a first heating member and a second heating member both sandwiched between the insulating layers in the thin-film support,
wherein the second heating member is located around a periphery of the first heating member,
the first heating member is controlled to a temperature higher than a temperature to which the second heating member is controlled, and
a concentration of an ambient gas is measured based on current applied to the first heating member,
wherein the second heating member is formed to surround the first heating member on all sides thereof, and an area in which the second heating member is laid is formed to be larger than an area in which the first heating member is laid,
wherein a heating temperature of the second heating member is controlled by heating temperature control means with a bridge circuit comprising the second heating member and a plurality of fixed-value resistors.
12. A concentration detection apparatus including a thermal gas sensor, the apparatus comprising:
a base member, a thermal airflow rate sensor located on the base member, and a driving integrated circuit electrically connected to the thermal airflow rate sensor,
wherein the thermal gas sensor is located on the base member and electrically connected to the driving integrated circuit via an inner layer conductor provided on the base member, wherein the thermal gas sensor comprises:
a substrate with a cavity portion;
a thin-film support stacked in the cavity portion and comprising a plurality of insulating layers; and
a first heating member and a second heating member both sandwiched between the insulating layers in the thin-film support,
wherein the second heating member is located around a periphery of the first heating member,
the first heating member is controlled to a temperature higher than a temperature to which the second heating member is controlled, and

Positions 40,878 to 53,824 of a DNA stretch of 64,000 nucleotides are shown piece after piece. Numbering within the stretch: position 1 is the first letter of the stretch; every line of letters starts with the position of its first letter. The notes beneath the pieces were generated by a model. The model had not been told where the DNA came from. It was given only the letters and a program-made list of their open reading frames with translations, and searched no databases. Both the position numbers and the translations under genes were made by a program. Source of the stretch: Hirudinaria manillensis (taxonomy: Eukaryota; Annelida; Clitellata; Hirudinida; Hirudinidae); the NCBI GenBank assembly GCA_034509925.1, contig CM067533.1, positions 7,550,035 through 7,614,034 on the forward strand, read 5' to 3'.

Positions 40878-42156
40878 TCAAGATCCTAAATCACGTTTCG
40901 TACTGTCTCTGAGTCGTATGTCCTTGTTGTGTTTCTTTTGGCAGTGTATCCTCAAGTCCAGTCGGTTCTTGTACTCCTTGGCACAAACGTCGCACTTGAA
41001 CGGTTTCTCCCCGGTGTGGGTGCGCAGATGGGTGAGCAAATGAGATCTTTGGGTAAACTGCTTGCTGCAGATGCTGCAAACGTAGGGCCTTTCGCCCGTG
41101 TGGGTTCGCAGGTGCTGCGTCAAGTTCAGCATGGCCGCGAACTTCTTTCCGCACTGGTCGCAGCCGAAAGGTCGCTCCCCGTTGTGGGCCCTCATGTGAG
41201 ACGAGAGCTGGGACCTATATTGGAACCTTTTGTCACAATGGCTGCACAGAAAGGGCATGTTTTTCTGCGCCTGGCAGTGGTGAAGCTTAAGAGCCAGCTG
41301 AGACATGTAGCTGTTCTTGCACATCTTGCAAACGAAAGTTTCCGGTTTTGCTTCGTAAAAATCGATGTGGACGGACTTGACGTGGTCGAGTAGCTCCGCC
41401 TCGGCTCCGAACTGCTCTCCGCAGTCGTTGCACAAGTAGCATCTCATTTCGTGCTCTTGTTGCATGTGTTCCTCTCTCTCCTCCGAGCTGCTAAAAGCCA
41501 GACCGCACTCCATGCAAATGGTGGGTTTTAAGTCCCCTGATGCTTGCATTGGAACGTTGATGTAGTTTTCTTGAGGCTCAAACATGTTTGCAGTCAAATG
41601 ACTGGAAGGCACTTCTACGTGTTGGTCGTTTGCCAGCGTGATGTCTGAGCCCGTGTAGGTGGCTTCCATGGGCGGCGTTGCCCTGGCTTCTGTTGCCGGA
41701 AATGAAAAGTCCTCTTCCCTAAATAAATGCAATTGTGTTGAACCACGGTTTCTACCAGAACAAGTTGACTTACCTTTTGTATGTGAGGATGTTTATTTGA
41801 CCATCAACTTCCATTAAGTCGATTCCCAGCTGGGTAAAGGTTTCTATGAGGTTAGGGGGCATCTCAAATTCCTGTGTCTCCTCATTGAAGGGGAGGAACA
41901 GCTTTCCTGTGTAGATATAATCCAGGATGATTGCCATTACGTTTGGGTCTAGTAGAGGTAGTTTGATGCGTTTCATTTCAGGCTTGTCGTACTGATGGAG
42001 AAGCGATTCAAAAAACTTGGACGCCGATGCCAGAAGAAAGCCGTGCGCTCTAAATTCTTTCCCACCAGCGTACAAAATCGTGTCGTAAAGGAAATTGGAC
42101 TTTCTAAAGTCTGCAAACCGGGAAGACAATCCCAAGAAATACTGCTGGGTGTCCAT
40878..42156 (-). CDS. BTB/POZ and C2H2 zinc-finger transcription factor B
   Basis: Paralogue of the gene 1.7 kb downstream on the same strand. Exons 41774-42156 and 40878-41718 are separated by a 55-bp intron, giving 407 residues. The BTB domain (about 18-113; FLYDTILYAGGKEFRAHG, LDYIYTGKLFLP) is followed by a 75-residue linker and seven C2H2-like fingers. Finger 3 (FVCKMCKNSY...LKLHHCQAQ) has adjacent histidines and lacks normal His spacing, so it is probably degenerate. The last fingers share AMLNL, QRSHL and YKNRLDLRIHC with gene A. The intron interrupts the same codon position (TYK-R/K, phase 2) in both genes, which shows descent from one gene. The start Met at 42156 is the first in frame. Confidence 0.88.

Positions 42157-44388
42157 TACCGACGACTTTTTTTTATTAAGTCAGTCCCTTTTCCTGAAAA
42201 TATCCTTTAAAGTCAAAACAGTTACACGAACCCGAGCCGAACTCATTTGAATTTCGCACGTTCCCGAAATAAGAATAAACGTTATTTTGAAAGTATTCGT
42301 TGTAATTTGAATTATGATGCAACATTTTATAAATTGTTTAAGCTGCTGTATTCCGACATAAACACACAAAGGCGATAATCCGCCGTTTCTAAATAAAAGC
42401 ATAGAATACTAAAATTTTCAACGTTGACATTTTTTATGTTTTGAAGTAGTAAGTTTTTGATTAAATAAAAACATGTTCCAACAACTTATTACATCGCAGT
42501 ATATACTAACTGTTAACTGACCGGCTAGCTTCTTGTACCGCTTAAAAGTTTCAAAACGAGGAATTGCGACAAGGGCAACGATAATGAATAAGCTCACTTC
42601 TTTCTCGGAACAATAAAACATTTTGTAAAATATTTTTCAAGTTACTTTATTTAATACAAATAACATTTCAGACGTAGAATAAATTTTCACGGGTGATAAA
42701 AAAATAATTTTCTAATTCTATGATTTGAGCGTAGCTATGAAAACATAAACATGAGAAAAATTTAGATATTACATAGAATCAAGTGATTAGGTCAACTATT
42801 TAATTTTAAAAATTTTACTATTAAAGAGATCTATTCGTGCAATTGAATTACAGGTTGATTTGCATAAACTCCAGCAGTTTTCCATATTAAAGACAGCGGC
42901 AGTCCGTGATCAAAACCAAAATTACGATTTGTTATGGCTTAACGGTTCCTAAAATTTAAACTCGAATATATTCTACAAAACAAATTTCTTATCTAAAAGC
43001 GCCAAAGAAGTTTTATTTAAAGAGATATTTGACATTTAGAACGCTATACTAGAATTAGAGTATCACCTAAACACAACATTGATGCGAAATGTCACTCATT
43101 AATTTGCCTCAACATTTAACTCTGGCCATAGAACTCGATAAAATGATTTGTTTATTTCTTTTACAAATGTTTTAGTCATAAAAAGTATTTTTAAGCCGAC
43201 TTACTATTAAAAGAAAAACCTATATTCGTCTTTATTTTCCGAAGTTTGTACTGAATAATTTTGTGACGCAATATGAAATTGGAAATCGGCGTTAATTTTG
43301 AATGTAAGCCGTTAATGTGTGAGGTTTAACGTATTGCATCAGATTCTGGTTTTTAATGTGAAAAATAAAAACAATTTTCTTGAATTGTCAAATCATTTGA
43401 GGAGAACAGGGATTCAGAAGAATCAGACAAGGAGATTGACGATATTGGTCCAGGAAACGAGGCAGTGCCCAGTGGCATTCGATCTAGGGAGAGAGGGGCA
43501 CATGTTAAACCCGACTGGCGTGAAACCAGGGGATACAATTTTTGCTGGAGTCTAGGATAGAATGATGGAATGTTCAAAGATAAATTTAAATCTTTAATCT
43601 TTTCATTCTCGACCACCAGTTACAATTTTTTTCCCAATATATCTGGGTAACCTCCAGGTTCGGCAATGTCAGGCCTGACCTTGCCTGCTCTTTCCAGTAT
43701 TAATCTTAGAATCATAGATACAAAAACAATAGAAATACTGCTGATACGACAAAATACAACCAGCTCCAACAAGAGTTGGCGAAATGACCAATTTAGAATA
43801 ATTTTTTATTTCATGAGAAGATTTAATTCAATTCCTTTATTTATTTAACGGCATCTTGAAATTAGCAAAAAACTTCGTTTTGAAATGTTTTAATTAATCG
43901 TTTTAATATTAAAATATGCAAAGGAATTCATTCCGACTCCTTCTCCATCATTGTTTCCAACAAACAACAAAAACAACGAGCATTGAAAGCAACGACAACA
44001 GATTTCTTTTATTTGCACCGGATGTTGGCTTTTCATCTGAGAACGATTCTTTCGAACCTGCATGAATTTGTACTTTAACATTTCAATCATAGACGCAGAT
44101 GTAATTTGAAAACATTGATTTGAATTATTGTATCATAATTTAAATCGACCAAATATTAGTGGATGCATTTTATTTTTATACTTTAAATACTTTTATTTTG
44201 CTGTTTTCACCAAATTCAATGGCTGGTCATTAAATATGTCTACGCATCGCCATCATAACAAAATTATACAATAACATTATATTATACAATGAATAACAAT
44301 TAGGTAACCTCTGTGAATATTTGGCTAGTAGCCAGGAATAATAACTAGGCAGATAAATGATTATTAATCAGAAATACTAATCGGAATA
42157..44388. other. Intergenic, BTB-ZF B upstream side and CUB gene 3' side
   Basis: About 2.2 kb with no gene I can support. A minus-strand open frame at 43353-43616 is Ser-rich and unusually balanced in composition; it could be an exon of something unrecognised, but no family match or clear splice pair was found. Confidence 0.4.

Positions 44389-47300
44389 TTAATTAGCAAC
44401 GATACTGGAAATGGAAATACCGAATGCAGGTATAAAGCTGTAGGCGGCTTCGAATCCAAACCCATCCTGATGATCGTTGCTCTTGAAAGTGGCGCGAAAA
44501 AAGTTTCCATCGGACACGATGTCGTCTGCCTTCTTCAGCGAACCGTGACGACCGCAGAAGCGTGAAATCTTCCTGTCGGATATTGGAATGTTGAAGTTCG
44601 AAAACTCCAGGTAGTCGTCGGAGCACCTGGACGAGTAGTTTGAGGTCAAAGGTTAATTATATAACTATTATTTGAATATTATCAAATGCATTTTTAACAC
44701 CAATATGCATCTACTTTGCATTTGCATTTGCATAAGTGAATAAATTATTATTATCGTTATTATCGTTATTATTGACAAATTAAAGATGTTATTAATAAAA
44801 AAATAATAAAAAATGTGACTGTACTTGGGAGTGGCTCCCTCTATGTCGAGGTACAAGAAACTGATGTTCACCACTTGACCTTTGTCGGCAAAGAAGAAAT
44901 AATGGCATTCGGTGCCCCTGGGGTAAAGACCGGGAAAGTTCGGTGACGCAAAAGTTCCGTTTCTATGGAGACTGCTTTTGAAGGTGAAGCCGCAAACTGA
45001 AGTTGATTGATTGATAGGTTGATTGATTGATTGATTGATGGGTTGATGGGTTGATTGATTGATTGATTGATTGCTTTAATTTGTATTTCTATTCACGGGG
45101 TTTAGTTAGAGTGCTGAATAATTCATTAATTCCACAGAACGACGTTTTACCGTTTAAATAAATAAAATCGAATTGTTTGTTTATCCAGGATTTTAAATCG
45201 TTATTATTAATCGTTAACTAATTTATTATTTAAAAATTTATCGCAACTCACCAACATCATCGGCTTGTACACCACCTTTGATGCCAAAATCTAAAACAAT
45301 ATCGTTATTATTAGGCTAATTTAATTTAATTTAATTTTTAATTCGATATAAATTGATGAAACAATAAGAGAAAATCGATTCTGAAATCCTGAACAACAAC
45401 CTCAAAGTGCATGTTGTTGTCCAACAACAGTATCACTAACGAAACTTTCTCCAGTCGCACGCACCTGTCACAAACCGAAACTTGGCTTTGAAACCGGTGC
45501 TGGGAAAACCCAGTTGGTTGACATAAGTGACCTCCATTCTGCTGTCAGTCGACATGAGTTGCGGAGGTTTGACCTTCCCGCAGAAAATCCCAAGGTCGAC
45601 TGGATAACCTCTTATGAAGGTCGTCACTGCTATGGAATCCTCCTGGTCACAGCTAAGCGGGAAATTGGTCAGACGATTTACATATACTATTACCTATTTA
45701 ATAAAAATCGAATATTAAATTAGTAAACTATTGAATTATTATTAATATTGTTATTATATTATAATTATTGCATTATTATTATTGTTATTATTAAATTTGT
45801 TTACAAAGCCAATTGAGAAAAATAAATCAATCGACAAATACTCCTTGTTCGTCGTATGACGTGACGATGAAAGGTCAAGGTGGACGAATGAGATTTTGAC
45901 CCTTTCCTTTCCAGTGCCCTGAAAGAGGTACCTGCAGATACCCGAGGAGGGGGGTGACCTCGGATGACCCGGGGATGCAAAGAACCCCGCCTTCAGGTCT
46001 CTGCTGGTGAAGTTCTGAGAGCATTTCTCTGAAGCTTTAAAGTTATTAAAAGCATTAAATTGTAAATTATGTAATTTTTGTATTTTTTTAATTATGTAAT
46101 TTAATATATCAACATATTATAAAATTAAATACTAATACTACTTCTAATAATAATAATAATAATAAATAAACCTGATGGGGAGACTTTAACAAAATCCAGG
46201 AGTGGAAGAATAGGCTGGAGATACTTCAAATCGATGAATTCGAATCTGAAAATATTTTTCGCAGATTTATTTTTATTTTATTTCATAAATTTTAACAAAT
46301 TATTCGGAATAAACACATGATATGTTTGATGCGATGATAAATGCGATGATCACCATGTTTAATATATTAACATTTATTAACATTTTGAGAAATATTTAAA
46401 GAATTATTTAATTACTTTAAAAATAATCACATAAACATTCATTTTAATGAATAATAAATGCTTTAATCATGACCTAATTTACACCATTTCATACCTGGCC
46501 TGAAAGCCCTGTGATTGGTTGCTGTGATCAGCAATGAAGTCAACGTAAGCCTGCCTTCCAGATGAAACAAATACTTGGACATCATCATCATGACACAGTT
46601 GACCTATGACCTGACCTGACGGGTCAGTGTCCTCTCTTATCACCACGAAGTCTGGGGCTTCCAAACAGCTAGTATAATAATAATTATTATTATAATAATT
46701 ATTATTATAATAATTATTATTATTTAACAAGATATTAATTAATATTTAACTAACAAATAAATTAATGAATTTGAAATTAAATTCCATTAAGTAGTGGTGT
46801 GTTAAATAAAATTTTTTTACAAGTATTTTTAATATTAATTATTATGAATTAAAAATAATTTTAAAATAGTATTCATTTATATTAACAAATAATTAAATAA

a concentration of an ambient gas is measured based on current applied to the first heating member,
wherein the second heating member is formed to surround the first heating member on all sides thereof, and an area in which the second heating member is laid is formed to be larger than an area in which the first heating member is laid.
13. A thermal flowmeter comprising a housing, a sub-passage provided in the housing to take in an airflow, a first cavity portion configured to communicate with the sub-passage, a thermal airflow rate sensor located in the sub-passage, and a thermal gas sensor located in the first cavity portion,
wherein the thermal gas sensor comprises a substrate with a second cavity portion, a thin-film support stacked in the second cavity portion and comprising a plurality of insulating layers, and a first heating member and a second heating member both sandwiched between the insulating layers in the thin-film support, wherein the second heating member is located around a periphery of the first heating member, the first heating member is controlled to a temperature higher than a temperature to which the second temperature is controlled, and a concentration of ambient gas is measured based on power applied to the first heating member.